In the late 1990's an abandoned railroad station, the Hamburger Bahnhof, became a new contemporary art museum around the private collection of Erich Marx, a Berlin construction magnate. Then last year, despite protests, an adjacent warehouse received a still larger contemporary collection on loan from Christian Friedrich Flick, the wealthy grandson of an industrialist jailed in the late 1940's for supporting the Nazis.

And Heinz Berggruen, a Berlin-born art dealer and collector, installed part of his modern collection in a Charlottenburg mansion around the theme of "Picasso and His Era." The city has now bought the collection. Before the Berlin-born photographer Helmut Newton died a year ago, he also created a foundation here, which has loaned his works to a new Photography Museum. Further, the Deutsche Guggenheim Berlin, an offshoot of the New York museum, has a space on the Unter den Linden.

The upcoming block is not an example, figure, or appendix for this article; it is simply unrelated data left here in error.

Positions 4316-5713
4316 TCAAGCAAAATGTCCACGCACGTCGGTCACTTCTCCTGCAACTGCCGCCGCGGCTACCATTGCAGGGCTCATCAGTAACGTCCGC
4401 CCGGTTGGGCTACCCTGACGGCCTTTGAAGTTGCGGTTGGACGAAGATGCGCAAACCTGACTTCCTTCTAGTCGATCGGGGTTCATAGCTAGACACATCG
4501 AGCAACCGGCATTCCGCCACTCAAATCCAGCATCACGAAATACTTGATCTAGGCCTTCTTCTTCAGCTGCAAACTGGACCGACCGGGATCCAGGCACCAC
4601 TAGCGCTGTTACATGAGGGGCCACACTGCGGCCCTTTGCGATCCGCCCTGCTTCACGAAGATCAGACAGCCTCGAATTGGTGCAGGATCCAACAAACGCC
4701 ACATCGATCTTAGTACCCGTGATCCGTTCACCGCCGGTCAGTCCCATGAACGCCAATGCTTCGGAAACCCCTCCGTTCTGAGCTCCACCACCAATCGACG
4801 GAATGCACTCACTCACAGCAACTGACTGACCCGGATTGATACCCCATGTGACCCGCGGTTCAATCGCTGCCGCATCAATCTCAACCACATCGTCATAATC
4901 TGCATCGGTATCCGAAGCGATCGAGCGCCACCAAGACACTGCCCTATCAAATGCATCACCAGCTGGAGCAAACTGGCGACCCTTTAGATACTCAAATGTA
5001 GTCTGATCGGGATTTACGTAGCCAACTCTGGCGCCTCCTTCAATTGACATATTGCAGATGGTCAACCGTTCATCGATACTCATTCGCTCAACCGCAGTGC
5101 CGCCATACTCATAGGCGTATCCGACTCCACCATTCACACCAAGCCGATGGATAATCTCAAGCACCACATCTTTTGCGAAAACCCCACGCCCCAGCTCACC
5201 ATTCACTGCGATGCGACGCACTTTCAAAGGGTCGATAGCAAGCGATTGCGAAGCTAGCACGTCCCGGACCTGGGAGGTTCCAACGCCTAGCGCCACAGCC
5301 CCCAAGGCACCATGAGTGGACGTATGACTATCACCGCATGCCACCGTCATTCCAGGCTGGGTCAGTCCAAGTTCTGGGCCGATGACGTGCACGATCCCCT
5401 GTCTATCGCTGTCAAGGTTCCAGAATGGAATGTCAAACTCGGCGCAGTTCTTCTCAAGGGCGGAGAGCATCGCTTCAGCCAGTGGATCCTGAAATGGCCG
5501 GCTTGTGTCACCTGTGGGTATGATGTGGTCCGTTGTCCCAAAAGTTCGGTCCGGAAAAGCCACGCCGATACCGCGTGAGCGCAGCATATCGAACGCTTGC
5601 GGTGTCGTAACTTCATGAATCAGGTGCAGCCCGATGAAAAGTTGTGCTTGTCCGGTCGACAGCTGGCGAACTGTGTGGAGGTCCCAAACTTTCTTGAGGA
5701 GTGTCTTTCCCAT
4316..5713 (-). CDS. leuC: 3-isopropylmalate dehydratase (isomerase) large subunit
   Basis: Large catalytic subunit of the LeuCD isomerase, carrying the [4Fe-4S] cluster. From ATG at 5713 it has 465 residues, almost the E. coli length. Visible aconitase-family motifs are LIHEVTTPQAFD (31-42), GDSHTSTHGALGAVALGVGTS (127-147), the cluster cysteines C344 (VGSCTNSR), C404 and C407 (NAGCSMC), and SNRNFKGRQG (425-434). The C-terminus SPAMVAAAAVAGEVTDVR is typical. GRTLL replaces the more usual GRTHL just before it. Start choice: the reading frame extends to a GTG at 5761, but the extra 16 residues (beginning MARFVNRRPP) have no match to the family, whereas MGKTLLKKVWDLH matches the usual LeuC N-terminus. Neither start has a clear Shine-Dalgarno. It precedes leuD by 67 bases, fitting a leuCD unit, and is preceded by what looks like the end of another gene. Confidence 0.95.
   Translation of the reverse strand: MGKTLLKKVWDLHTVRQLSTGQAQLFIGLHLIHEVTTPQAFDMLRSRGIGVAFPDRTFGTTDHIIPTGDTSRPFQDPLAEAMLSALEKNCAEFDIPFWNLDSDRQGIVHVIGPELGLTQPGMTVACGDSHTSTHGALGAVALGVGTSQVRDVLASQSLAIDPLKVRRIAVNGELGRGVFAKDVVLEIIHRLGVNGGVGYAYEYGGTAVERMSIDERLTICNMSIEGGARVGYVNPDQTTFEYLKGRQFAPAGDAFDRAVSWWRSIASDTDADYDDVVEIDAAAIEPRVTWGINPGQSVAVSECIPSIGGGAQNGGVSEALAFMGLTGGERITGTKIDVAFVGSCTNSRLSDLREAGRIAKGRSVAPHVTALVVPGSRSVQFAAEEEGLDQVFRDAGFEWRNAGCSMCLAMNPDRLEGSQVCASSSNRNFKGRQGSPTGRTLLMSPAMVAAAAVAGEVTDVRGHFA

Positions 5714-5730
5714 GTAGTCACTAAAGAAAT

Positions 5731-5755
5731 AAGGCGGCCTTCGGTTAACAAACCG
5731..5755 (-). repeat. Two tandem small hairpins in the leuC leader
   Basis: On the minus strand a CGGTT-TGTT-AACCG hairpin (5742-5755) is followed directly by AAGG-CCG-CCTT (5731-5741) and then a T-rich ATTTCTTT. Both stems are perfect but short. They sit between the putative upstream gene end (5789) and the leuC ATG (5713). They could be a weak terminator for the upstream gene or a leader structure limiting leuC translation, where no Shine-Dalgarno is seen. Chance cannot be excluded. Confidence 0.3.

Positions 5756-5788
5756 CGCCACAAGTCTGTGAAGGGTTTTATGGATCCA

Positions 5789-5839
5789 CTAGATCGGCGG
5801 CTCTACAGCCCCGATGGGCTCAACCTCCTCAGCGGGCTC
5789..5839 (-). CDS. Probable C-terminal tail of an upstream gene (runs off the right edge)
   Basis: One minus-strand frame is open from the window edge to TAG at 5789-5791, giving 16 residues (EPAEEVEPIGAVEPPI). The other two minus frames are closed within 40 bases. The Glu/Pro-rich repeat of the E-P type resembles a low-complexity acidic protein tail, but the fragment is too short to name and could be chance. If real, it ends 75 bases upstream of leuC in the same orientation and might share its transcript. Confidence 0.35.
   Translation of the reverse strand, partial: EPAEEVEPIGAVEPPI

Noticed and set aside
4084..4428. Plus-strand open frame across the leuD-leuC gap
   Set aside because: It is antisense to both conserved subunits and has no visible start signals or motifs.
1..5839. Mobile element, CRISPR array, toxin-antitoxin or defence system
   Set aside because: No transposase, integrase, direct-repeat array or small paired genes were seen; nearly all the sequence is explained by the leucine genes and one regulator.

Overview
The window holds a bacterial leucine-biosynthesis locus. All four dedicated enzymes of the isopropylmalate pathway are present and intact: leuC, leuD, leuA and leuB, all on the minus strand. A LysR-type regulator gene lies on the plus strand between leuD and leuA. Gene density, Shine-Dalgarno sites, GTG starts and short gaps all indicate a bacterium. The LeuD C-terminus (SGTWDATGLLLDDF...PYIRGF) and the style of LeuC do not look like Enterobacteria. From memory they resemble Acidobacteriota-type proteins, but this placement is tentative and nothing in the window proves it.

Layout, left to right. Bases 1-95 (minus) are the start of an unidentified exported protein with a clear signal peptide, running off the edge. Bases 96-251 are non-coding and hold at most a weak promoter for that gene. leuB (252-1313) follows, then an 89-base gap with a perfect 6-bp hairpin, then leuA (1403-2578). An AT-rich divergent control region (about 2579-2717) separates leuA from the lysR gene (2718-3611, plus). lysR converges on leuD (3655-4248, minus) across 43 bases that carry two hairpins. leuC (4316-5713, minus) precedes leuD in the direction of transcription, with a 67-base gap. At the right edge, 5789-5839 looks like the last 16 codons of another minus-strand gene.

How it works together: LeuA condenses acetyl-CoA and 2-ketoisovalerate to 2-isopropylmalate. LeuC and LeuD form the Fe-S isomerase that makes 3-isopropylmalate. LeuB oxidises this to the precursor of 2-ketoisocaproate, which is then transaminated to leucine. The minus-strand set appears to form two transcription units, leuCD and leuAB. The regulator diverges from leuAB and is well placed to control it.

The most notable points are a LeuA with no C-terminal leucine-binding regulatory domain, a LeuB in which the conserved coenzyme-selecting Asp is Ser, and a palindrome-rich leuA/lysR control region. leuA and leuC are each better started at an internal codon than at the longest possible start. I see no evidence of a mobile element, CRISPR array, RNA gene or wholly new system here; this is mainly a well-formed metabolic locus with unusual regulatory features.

The biggest injection of energy, though, has come from the estimated 4,000 to 5,000 artists now working here, many of whom came to take advantage of the large spaces for low or no rent that became available in the former East Berlin neighborhood of Mitte in the early 1990's. "Everything was free," recalled Johann Nowak, who now runs the DNA gallery in the district. "You looked for a flat, no one was there, you broke in, put up your name and it was yours."

By the late 1990's, as restoration of old buildings began raising prices, less successful artists moved out, but others benefited from the commercial opportunities offered by new galleries. Today there are dozens of new galleries showing work of artists from around the world, many now Berlin residents, others part of the newly fashionable Leipzig art scene.

"It's like an emerging market," said Marcus Kurt Deschler, whose Deschler Gallery is now 10 years old. "It's a good thing for contemporary art that Berlin has low costs. The price of rent and living and food is much lower than London or Paris. Artists are still moving here. But many people are now also coming to Berlin to look at the art. For younger artists, Berlin is the place."

Ms. Kisseler said: "Berlin was not known for this. It's a new era, and it comes at a good moment. German art is popular, and it now also has a Berlin label."

Cultural Berlin is demanding to be noticed. In a few years, it may be hard to ignore.